And she’s not the only veterinary college alumnus guiding Pennsylvania during the pandemic. “The state veterinarian Kevin Brightbill (DVM ’03) has joked that of course there would be two Hokies leading veterinary public health in Pennsylvania,” said Schroeder.

Lindsey McCrickard Shields (DVM ’11)

The surveillance lead for the Infectious Disease Detection and Surveillance (IDDS) project — funded by the U.S. Agency for International Development — Lindsey Shields collaborates with teams worldwide to improve surveillance systems that track infectious diseases.

“In the day to day, I work with our country teams, advising on best practices for outbreak responses enacted globally, strengthening surveillance systems using new electronic tools, and thinking through how to best target our project funding to maximize our support of the national government’s response,” said Shields, a diplomate of the American College of Veterinary Preventive Medicine.

Although many of the teams that Shields works with have shifted to surveilling the current pandemic, several remain focused on infectious diseases that continue to threaten humans and animals around the world.

In addition to her position with the IDDS project, Shields shares her expertise with the District of Columbia Department of Health, from contract tracing in priority populations to writing protocols and training materials.

During her time as a student, Shields believes that classes in public health, virology, bacteriology, and epidemiology were significant in her professional development, while her program track prepared her to work in a variety of contexts.

“I was lucky enough to be [in the public/corporate track] during vet school,” Shields said, “which meant I had the opportunity in my fourth year to really try out a lot of different paths within veterinary medicine, including working for the CDC in Anchorage, Alaska, and for the Food and Agriculture Organization [a specialized agency of the United Nations] in Rome. I focused on outbreak response during those clerkships, getting me ready to pursue a path in global public health and outbreak response across both human and animal health.”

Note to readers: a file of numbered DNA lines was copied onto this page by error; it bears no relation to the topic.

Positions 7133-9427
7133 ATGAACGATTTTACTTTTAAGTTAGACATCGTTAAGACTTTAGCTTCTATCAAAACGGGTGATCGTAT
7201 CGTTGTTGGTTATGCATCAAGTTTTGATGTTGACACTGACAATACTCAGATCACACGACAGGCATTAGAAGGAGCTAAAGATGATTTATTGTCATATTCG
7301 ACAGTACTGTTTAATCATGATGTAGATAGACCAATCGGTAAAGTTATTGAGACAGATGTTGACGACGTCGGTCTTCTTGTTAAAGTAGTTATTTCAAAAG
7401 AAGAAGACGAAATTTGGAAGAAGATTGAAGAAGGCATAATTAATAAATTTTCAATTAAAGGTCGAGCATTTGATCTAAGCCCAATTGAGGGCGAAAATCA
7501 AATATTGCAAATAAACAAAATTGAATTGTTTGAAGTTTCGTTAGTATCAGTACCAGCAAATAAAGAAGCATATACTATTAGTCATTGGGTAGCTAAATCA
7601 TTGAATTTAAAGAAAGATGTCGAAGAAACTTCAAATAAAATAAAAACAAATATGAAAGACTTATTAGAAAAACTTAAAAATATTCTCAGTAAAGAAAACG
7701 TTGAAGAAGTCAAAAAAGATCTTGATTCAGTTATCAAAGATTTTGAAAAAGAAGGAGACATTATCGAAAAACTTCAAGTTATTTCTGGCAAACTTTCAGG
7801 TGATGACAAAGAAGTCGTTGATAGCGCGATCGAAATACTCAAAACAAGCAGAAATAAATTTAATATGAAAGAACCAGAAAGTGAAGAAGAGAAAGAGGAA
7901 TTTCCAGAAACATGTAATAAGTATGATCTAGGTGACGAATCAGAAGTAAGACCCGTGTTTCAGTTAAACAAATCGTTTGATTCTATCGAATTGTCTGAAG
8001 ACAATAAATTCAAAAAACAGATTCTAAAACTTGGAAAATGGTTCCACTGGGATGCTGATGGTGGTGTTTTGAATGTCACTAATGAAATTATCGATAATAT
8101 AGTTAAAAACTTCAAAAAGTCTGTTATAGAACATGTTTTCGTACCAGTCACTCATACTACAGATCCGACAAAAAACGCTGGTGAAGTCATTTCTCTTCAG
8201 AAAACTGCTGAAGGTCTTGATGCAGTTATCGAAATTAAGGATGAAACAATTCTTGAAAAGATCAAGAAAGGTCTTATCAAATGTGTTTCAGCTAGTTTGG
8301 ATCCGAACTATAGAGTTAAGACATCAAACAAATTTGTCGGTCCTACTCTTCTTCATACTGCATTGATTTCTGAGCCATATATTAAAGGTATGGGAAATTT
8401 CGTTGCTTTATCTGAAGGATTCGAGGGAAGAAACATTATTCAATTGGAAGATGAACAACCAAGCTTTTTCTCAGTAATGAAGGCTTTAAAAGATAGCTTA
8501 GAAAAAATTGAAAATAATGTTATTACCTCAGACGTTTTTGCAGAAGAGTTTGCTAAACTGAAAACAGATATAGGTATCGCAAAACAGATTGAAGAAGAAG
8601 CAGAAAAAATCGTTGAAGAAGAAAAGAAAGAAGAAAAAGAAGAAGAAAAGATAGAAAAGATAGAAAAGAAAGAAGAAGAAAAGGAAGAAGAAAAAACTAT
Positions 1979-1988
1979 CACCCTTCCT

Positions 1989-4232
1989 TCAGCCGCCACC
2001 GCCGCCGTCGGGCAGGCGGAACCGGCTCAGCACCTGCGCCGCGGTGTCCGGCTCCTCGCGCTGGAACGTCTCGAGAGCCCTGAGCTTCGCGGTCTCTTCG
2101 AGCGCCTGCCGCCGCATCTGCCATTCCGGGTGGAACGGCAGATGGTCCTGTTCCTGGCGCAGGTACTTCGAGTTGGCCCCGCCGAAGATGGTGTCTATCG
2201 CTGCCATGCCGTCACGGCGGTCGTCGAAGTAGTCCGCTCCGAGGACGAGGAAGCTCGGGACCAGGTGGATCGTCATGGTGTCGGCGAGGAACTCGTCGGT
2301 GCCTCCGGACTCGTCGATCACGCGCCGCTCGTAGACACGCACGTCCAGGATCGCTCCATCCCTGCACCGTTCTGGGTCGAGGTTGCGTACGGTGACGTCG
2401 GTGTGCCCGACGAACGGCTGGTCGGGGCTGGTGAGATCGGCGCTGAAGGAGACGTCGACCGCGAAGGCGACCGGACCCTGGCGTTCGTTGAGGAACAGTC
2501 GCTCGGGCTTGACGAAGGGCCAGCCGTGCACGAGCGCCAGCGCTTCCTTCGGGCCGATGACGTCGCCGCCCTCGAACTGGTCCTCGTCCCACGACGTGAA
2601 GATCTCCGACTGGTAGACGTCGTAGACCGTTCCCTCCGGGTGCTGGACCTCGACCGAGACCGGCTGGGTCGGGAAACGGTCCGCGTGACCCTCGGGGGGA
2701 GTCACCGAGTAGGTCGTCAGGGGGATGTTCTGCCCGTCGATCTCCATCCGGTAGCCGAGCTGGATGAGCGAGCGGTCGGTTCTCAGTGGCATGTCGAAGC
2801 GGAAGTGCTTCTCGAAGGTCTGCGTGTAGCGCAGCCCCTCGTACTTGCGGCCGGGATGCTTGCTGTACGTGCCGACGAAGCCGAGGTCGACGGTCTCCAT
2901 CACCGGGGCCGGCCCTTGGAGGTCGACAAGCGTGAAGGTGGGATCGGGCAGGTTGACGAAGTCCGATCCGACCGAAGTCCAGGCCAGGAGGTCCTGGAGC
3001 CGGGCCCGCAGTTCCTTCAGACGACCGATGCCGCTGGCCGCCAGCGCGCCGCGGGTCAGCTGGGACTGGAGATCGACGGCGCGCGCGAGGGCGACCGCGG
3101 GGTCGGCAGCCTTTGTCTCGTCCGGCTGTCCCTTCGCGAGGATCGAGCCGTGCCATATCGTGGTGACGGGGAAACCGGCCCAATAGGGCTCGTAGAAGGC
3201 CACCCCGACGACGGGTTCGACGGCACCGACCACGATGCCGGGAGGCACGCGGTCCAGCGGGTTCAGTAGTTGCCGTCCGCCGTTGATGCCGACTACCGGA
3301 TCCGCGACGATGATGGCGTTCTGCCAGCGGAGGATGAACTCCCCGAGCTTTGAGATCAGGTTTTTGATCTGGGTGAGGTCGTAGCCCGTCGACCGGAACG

Jim Trybus (DVM ’04)

Upon first entering veterinary school, Jim Trybus, like countless other veterinary students, thought he wanted to practice small animal medicine. But after the college’s broad curriculum had exposed him to other veterinary disciplines, the intricacies of pathology and diagnostics altered his course.

“I was able to work in the teaching hospital’s clinical pathology laboratory as a veterinary student, which really solidified my fascination with diagnostics and pathology,” Trybus said.

Today, Trybus, a diplomate of the American College of Veterinary Pathologists, serves as director of laboratories for North Carolina’s Veterinary Diagnostic Laboratory System, which diagnoses, conducts surveillance, and assists in responding to and preventing animal disease.

Under Trybus’ sure hand, the system’s central, full-service laboratory in Raleigh is working with the North Carolina Department of Health to lend molecular diagnostic equipment that will bolster the department’s COVID-testing capabilities. Meanwhile, the lab continues to test for other diseases, such as African swine fever, classical swine fever, and avian influenza, in order to monitor disease outbreak in the animal population.

“Although we are not directly involved in COVID testing in humans — as some veterinary diagnostic labs are — or in animals, we remain an essential part of maintaining the food supply through regulatory, diagnostic, and outbreak disease testing of North Carolina’s animal industry,” Trybus said.

During this period of heightened awareness, Trybus is quick to acknowledge the crucial work conducted day in and day out by the support staff and technicians in the state’s four laboratories. “This dedicated, highly trained, behind-the-scenes workforce can, unfortunately, sometimes be overlooked,” he said.

— Written by Sarah Boudreau, a student in the M.F.A. program in creative writing